Because of the shift in the perception of men and the prejudice against them in the public domain, women are now in a position of being able to exploit that power to the detriment of men. A woman can abuse a man with impunity, since she knows he will have little, if any, recourse in the legal system, and that in the event of a breakdown in the relationship, she will have custody of the children and can use them as a weapon against her partner.
The above will be seen as a disparaging view of women, but it compares favourably with the radical feminists’ view of men. The reality is that the majority of men and women seek to develop loving relationships with their partners and their children. Where a relationship runs into difficulty and one partner engages in abusive behaviour, the causes will most likely include unresolved problems in the abusive person’s family of origin. Although I have not found any research which confirms this hypothesis, the anecdotal evidence from case histories strongly supports it.
There are certain aspects of human personality which have come to be regarded as feminine. Since these qualities are the ones which the patriarchal system requires men to suppress, patriarchy can be seen as more psychologically damaging to men than it is to women. Horrocks writes that the men who see him in therapy say to him, ‘to become the man I was supposed to be, I had to destroy my most vulnerable side, my sensitivity, my femininity, my creativity’ (1994 p.25).
In Jungian thought, the ‘shadow’ consists of those characteristics which people fear and despise and cannot accept within themselves. Where the shadow is not acknowledged by the individual, its contents are projected on to others, who are then deemed to possess those undesirable traits. Although the shadow is basically personal, groups of people and whole societies can have a collective shadow, through which other groups are designated as inferior. Groups which have been the recipients of this kind of projection include Jews, gypsies, blacks and homosexuals.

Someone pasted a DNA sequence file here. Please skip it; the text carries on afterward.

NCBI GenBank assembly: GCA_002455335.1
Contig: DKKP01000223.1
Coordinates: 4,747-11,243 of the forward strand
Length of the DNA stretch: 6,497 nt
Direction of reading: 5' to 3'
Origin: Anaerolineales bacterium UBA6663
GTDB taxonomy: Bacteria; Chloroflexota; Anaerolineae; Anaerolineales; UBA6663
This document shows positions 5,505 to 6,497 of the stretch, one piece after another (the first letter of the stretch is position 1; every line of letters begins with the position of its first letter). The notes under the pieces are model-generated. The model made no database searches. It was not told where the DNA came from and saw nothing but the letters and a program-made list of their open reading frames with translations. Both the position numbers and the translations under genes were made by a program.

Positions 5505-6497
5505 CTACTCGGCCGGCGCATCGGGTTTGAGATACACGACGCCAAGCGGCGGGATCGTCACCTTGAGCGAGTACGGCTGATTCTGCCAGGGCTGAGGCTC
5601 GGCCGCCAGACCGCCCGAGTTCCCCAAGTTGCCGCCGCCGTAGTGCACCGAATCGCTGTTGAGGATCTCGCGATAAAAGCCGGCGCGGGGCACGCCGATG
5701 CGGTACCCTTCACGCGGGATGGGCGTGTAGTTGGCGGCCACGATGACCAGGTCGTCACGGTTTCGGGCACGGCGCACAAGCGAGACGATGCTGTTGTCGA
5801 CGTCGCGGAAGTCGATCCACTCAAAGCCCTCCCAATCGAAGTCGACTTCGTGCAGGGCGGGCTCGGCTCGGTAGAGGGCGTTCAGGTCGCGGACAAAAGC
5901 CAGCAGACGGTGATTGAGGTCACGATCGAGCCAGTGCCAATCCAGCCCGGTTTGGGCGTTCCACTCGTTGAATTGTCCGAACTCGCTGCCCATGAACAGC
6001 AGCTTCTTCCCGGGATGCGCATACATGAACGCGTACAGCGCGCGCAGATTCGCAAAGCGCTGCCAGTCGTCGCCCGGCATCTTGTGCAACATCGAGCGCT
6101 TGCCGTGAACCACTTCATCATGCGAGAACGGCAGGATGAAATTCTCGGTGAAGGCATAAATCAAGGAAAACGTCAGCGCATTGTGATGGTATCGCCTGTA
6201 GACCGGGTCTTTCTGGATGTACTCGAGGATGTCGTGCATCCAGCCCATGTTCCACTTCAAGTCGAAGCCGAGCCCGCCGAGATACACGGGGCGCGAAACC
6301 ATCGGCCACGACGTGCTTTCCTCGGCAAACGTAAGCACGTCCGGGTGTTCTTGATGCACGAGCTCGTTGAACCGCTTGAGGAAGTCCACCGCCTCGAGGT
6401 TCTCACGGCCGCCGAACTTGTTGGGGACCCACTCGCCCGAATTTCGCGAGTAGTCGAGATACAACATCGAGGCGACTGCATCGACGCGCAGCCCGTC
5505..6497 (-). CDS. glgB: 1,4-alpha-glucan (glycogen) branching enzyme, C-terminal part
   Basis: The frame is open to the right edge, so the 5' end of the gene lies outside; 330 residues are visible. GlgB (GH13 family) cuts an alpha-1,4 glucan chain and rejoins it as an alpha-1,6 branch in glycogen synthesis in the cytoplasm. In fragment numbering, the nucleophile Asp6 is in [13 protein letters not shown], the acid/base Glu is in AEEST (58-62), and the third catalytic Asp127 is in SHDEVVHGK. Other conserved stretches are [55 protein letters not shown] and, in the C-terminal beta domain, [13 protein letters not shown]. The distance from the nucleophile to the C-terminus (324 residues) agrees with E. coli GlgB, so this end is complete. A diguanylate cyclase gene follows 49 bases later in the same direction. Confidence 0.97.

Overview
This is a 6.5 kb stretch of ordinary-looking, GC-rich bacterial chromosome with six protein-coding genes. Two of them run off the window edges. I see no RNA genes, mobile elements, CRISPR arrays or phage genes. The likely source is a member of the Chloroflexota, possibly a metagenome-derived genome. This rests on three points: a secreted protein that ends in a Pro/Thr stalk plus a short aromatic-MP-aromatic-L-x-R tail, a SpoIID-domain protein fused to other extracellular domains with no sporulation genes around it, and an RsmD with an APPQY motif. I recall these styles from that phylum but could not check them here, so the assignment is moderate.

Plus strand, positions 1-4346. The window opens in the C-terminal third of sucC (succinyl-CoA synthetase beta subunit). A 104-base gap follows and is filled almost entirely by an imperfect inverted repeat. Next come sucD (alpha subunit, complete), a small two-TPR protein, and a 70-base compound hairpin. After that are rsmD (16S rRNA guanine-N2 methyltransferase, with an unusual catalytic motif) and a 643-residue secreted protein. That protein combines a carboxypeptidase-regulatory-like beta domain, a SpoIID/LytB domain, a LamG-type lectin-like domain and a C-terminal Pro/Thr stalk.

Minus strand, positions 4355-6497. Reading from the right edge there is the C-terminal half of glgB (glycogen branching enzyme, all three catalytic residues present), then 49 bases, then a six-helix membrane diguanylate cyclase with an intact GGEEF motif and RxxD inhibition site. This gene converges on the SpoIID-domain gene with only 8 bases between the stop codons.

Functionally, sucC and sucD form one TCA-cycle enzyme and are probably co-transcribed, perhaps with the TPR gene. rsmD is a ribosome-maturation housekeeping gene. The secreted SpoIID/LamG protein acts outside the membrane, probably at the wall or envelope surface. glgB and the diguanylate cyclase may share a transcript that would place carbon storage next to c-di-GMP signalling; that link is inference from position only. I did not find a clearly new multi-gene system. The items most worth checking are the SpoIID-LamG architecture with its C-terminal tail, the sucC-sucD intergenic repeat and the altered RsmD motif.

Radical feminists and others in society are projecting a collective shadow on to men, based on a simplistic form of reasoning: men are psychologically and spiritually inadequate; they have all the power; therefore their failures are the cause of all the problems in civilization. As is the case with all group projections, whether they have a racial, class or gender basis, the more the proponents of patriarchal feminism project their shadow, the less they recognise their own impoverishment, and the more the objects of their projection sink under its weight.
In such a situation men can project their shadow on to other men. Instead of distinguishing between good and bad forms of masculinity, they can come to accept that masculinity itself is evil. One of the reasons for abused men finding no help in society, and instead being accused of abusive behaviour themselves, is that male judges, barristers, psychiatrists, police officers and public officials will go to extraordinary lengths to assist women who make false allegations of abuse by men, even to the point of fabricating evidence on their behalf. Many of the participants suffered from this form of injustice.
In an archetypal analysis of what is happening in society today, Tacey states that we have moved from a Zeus-like liberational pattern, where the father is tricked into releasing all the forms and figures he has devoured, to a new mythic territory where the emphasis is upon killing the father. The former is a creative act; the latter leads to Oedipal regression and incestuous coupling with the maternal source. When society is caught in the Oedipal mode, it does not move beyond the father after killing him, but moves back into a chaotic, pre-patriarchal age where the father’s order is absent and consciousness is ruined (1997 pp.49-50).
The idealisation of the maternal and the feminine involves the lack of recognition of the ‘devouring’ nature of the maternal archetype. Tacey believes men need to develop enough masculine potential to stand against the might of the primal feminine, symbolised by the dragon mother.